The FCC has set May 7 as the deadline for comment on the information-collection requirements of its ATSC 3.0 rollout framework.
The commission is required to solicit input per the Paperwork Reduction Act, which charges the Office of Management and Budget with insuring the benefits of the additional reporting requirements of a new reg outweigh the costs.
March 5 marked the official launch of the new ATSC 3.0 next-gen broadcast transmission standard, at least in terms of the FCC's authorization of the new voluntary rollout, but it can't enforce any of the new reporting requirements until OMB approves them.
OMB will need to sign off on four new requirements: 1) Broadcasters are required to file an application to move its ATSC 1.0 signal to a host station (the FCC is requiring stations to team up in a market, with one delivering both station's signals in the current 1.0 standard and the other delivering both ATSC 3.0 next-gen signals); 2) broadcasters must air consumer notices to inform viewers of changes; 3) broadcasters must provide written notices to MVPDs when they move their ATSC 1.0 signals to a host station; 4) broadcasters must maintain a written copy of any local simulcasting agreement.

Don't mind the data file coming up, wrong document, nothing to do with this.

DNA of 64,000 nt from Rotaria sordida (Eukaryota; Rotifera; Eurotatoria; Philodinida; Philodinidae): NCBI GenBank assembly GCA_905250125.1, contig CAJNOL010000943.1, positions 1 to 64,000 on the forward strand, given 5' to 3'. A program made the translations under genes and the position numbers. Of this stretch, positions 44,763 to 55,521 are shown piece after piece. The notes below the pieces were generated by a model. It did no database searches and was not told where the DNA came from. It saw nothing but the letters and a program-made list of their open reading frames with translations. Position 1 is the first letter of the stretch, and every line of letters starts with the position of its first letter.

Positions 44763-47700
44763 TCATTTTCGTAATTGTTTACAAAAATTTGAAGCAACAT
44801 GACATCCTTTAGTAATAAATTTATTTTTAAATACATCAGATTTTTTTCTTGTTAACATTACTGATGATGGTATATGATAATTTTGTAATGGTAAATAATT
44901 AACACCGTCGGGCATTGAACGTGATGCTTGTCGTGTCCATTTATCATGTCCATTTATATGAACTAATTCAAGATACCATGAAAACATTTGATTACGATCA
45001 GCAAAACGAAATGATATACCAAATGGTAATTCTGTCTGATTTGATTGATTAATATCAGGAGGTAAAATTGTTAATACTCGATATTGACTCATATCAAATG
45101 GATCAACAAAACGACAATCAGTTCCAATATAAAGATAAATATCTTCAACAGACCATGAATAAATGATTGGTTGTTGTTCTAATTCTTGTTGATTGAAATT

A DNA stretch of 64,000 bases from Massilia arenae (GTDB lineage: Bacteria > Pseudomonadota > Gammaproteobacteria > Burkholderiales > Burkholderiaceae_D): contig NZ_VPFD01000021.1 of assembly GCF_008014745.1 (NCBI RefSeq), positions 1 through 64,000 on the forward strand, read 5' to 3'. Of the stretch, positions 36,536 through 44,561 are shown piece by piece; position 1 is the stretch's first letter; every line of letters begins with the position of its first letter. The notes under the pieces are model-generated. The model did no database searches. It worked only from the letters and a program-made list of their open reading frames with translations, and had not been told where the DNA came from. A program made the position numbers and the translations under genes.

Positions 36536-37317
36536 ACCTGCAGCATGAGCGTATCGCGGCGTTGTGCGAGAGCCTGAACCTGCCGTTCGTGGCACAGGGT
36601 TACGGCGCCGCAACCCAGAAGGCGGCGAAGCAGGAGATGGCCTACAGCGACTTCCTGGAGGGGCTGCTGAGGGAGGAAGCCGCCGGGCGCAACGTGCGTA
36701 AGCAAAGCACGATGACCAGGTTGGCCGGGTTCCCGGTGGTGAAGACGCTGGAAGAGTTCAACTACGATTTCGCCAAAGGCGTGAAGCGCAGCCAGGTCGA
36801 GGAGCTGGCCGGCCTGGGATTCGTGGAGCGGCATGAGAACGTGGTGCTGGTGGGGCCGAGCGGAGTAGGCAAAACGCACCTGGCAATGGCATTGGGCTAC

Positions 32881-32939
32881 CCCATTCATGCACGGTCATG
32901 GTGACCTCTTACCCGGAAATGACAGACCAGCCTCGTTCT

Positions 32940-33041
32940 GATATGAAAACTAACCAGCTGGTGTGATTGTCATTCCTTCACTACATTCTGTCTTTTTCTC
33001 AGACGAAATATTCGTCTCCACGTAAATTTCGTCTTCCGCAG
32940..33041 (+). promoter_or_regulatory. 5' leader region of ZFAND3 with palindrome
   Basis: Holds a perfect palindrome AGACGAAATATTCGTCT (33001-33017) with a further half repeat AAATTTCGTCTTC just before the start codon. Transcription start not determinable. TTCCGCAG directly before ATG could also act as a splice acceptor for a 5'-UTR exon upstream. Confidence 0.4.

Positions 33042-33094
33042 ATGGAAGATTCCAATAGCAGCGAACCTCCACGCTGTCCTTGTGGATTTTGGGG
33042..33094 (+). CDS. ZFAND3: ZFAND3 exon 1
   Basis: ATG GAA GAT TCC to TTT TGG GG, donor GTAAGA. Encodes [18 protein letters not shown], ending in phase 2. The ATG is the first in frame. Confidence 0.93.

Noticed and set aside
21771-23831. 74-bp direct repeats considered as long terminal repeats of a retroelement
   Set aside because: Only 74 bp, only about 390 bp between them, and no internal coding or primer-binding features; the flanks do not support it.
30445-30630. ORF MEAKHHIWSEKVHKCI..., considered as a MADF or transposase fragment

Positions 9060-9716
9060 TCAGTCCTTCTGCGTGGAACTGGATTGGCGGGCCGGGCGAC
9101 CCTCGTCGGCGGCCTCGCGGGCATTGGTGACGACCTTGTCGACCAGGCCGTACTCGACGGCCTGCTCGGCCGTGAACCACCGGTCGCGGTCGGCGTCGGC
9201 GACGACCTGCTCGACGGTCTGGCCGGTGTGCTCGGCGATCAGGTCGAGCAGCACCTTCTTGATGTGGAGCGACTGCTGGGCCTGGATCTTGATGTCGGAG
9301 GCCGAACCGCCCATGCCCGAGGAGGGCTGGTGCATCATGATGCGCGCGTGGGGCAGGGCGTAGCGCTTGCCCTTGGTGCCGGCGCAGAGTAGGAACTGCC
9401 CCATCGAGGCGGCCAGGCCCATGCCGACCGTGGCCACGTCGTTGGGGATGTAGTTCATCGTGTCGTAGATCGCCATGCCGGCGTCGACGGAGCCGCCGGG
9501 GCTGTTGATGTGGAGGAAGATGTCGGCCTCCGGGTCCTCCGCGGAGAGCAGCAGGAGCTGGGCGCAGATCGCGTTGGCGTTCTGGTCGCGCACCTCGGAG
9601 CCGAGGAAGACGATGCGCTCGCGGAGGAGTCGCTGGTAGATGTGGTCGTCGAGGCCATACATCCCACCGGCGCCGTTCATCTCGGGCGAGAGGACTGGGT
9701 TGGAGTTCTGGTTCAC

The FCC is seeking input on: "Whether the proposed collection of information is necessary for the proper performance of the functions of the Commission, including whether the information shall have practical utility; the accuracy of the Commission's burden estimate; ways to enhance the quality, utility, and clarity of the information collected; ways to minimize the burden of the collection of information on the respondents, including the use of automated collection techniques or other forms of information technology; and ways to further reduce the information collection burden on small business concerns with fewer than 25 employees."
A politically divided FCC voted 3-2 on Nov. 16, 2017, to allow for the voluntary rollout of the standard. That came over the objections of Democrats on the commission and in Congress, who argued that it was a gift to Sinclair or a rush to a standard that could leave viewers paying for the change through new TV's or equipment of higher cable prices.
ATSC 3.0 will allow TV stations to do geo-targeted ads and emergency alerts, video on demand and other interactive services using a broadband return path for viewers with Internet access, and provide those high-high definition 4K pictures.